What movie was the most prohibited from screens?

World record for the film banned in the most countries

Cannibal Holocaust (1980) is a controversial exploitation film which was banned in Australia (where the ban has since been lifted), Germany, the United Kingdom and Italy, due to its depiction of graphic rape, torture, and the killings of real animals. It was conceived by Gianfranco Clerici and Giorgio Stegani, and made under the direction of Ruggero Deodato with a budget of around 100,000 USD. It is probably the best-known and most financially successful of the exploitation subgenre of Italian cannibal films.

Cannibal Holocaust is often claimed to be banned in almost 60 countries (the IMDb states it holds the world record for the film banned in the most countries . The exact number has never been verified, however, as the producers have never released an actual list of the countries which have banned the film.

According to the IMDb, Cannibal Holocaust is known to be banned in at least eight countries as of 2006.

Countries where Cannibal Holocaust is banned:

-Iceland

-Ireland

-Germany (uncut version only)

-Malaysia

-New Zealand (both versions banned outright as of July 2006)

-The Philippines

-Singapore

-Thailand

-South Africa (Film seized in the 1980s. Uncut version only)

-UK (uncut version only)

Countries that previously banned Cannibal Holocaust:

-Australia (Banned from 1984-2005, now uncut)

-Finland (Banned from 1984-2001, now uncut)

-Italy (Banned from 1980-1984, now uncut)

-Norway (Banned from 1984-2005, now uncut)

-UK (Banned from 1984-2001. Ban has been lifted, but only with the film cut)

-West Germany (Country no longer exists)

-South Africa (Film was seized in the 1980s, but was never banned per se. It received an XX rating which prevented it from being sold in the country. A cut version has now been released with an 18+ rating).

There were also the dodgy horror movies such a Texas Chainsaw Massacre and Driller Killer, these were banned all over the place and only recently started coming out again.

I suggest you look into the history of Tod Browning's FREAKS. This one was banned everywhere in its time, although of course it's not difficult to get now.

I think Dario Argento's "Susperia" was when it first came out. So were a couple of his other flicks.

The word "prohibited" suggests that people wanted to see the film but weren't given the chance. In that sense, 'Citizen Kane' may be the "most prohibited", since the number of people who otherwise would have seen it in its original release would have been thousands of times greater than the number who would have chosen to see 'Cannibal Holocaust', 'Suspiria', or even 'Freaks'.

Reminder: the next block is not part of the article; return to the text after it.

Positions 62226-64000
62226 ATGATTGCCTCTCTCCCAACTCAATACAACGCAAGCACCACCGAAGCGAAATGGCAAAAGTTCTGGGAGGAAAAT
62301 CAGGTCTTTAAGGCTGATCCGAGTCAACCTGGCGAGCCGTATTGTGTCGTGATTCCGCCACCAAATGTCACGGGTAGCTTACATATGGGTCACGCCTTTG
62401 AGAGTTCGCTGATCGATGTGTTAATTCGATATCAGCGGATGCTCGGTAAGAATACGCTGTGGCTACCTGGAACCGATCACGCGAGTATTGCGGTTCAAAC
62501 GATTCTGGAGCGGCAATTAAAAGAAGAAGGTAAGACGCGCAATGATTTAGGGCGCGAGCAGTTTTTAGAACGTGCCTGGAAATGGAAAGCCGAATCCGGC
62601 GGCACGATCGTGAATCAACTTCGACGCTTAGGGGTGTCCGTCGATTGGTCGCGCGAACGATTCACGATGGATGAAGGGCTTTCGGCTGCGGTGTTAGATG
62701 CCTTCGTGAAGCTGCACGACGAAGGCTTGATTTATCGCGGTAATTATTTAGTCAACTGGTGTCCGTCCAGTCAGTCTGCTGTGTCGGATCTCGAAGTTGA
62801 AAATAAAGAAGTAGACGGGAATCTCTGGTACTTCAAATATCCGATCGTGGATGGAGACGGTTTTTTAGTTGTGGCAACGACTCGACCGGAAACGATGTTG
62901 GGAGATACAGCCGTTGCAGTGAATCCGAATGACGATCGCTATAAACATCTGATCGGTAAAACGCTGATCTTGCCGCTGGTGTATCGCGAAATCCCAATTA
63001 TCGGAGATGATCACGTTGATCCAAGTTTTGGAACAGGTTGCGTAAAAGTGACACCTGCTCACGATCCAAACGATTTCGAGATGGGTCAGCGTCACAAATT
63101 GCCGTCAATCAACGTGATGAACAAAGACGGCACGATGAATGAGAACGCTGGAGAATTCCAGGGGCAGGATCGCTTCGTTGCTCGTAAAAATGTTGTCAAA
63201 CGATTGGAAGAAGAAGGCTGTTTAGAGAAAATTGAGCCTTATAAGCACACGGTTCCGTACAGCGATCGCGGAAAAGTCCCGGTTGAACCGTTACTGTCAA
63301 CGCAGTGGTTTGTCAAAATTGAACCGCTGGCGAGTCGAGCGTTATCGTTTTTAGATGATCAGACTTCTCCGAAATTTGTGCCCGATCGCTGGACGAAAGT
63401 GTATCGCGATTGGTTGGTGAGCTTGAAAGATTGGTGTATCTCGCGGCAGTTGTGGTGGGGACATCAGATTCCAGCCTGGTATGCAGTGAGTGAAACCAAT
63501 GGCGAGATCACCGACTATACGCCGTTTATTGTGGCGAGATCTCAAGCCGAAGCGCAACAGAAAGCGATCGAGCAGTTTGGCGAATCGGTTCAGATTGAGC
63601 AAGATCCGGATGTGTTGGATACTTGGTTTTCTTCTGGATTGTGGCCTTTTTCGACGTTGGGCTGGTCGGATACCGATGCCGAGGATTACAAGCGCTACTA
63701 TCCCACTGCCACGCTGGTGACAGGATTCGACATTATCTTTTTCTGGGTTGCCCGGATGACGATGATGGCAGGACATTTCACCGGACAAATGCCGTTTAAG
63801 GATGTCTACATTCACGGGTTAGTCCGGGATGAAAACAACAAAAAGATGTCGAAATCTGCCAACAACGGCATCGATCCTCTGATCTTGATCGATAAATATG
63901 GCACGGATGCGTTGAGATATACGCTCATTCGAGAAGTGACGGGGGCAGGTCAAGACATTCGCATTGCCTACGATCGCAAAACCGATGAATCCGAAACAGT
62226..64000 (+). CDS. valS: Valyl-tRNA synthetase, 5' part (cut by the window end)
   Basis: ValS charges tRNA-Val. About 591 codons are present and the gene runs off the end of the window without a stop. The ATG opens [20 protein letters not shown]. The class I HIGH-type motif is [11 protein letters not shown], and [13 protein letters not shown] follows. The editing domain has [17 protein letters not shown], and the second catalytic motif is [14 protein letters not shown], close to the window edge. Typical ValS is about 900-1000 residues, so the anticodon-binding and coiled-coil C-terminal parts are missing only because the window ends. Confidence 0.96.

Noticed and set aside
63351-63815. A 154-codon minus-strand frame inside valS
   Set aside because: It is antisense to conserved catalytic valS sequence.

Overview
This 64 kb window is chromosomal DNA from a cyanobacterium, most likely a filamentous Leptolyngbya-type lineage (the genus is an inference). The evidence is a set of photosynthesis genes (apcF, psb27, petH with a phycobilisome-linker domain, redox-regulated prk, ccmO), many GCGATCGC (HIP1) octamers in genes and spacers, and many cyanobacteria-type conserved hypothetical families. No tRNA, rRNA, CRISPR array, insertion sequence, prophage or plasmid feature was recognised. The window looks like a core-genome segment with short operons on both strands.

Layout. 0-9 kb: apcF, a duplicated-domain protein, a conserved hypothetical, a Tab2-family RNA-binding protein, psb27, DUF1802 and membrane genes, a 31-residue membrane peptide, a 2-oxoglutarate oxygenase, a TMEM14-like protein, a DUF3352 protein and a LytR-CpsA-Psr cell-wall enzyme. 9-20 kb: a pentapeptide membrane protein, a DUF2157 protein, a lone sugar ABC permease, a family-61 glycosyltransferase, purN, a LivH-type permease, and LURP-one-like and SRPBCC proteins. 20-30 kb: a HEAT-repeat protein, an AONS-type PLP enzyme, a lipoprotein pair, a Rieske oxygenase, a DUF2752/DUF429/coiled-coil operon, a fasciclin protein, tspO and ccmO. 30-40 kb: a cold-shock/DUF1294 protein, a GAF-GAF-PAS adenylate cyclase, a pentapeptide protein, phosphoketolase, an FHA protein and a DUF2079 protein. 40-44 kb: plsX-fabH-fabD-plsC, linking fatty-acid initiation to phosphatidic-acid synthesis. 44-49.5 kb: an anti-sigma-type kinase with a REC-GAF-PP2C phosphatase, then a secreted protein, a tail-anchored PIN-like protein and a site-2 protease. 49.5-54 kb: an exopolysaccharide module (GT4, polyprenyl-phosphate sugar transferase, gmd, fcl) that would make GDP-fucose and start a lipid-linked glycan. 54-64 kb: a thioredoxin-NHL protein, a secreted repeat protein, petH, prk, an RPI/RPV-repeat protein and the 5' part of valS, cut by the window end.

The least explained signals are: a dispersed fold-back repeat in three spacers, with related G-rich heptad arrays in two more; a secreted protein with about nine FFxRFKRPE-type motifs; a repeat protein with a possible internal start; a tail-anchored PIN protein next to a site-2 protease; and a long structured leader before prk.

Orson Welles, the boy-wonder of radio drama, was extremely popular and respected as an actor and director when he turned to Hollywood and created 'Citizen Kane'. He was given full control of the production, rare for even an experienced and proven director, and incredible for a young beginner. The film itself was highly innovative artistically, and is still the most critically acclaimed film of all time. Had it been given a normal release, it would have broken records for box office sales.

Of course, "prohibited" also suggests government censorship, and 'Citizen Kane' wasn't banned by any government. Its release was limited to a handful of theaters by the financial power of newspaper magnate William Randolph Hearst, because the film included a vicious attack on himself and his company.

There may have been some legitimate basis for criticizing Hearst's monopolistic and low-brow newspaper empire, but the film didn't limit itself to such criticism. Instead it attacked the character and personality of Hearst and his girlfriend, and in ways that had no basis in fact. Welles created a pathetic character who was obviously intended to represent Hearst's girlfriend Marion Davies, but that character was the antithesis of the real Davies. The title character, played by Welles, was obviously intended to represent Hearst, but actually had little of Hearst's personality or life history, and resembled Welles himself more than it resembled Hearst.

Hearst's counter-attack went beyond 'Citizen Kane' and ruined Welles' career. It remains one of the great enigmas of film history, why someone as gifted and commercially successful as Welles would use such underhanded tactics to provoke someone whom he had no quarrel with and who could do him so much harm.